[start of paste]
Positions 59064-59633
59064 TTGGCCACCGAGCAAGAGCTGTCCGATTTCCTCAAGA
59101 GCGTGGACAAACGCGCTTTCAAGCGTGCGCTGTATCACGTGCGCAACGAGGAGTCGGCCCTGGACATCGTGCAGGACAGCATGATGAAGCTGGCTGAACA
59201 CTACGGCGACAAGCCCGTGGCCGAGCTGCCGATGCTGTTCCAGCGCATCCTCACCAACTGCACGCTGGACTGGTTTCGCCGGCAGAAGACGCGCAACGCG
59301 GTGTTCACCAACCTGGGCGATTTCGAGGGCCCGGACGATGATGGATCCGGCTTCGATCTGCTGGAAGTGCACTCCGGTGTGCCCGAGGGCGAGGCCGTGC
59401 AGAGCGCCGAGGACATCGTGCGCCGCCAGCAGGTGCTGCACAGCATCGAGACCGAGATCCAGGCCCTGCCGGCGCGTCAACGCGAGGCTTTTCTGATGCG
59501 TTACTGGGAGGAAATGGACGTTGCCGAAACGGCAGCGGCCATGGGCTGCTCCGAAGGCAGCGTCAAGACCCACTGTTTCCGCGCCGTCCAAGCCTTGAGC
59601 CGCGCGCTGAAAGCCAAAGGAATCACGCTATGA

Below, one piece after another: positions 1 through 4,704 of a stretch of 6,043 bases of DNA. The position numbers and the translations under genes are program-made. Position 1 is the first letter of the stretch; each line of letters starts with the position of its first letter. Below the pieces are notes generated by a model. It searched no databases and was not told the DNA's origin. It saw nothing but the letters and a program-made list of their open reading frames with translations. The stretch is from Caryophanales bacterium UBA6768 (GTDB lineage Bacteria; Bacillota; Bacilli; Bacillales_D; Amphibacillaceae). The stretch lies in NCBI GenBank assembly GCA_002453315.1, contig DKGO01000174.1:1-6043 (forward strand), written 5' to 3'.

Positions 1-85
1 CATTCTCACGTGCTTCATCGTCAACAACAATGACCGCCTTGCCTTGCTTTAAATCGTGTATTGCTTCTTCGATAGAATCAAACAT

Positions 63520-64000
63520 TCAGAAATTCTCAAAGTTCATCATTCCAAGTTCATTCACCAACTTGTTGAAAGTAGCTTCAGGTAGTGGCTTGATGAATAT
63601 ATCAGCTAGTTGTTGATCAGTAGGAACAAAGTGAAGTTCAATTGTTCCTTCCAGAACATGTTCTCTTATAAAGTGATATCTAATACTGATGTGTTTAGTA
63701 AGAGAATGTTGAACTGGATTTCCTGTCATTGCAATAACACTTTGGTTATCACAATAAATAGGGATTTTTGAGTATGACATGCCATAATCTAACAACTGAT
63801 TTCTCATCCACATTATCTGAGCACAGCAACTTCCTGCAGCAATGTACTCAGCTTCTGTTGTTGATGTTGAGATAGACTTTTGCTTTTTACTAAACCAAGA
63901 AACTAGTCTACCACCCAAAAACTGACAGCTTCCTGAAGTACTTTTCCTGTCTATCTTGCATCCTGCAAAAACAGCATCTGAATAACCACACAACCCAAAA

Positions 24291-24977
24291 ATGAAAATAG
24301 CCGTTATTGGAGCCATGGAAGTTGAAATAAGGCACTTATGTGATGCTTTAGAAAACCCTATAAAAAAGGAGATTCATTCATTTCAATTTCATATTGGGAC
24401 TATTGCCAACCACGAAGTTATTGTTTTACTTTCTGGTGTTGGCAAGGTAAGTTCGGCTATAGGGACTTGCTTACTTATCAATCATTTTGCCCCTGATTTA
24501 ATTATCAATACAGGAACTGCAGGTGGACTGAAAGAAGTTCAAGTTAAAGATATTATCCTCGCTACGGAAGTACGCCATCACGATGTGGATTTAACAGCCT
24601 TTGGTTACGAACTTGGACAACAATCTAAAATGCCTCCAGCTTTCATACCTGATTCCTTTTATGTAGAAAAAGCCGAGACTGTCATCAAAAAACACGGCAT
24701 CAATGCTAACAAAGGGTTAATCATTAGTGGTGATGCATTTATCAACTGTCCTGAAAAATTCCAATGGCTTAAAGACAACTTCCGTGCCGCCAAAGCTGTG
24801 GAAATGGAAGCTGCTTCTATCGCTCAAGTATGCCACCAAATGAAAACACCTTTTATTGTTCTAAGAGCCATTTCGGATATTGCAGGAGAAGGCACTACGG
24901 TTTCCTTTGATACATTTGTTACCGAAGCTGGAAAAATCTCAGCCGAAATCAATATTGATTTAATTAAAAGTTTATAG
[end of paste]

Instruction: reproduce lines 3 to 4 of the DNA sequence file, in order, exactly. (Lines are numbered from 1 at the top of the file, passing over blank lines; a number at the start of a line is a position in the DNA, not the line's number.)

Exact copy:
59101 GCGTGGACAAACGCGCTTTCAAGCGTGCGCTGTATCACGTGCGCAACGAGGAGTCGGCCCTGGACATCGTGCAGGACAGCATGATGAAGCTGGCTGAACA
59201 CTACGGCGACAAGCCCGTGGCCGAGCTGCCGATGCTGTTCCAGCGCATCCTCACCAACTGCACGCTGGACTGGTTTCGCCGGCAGAAGACGCGCAACGCG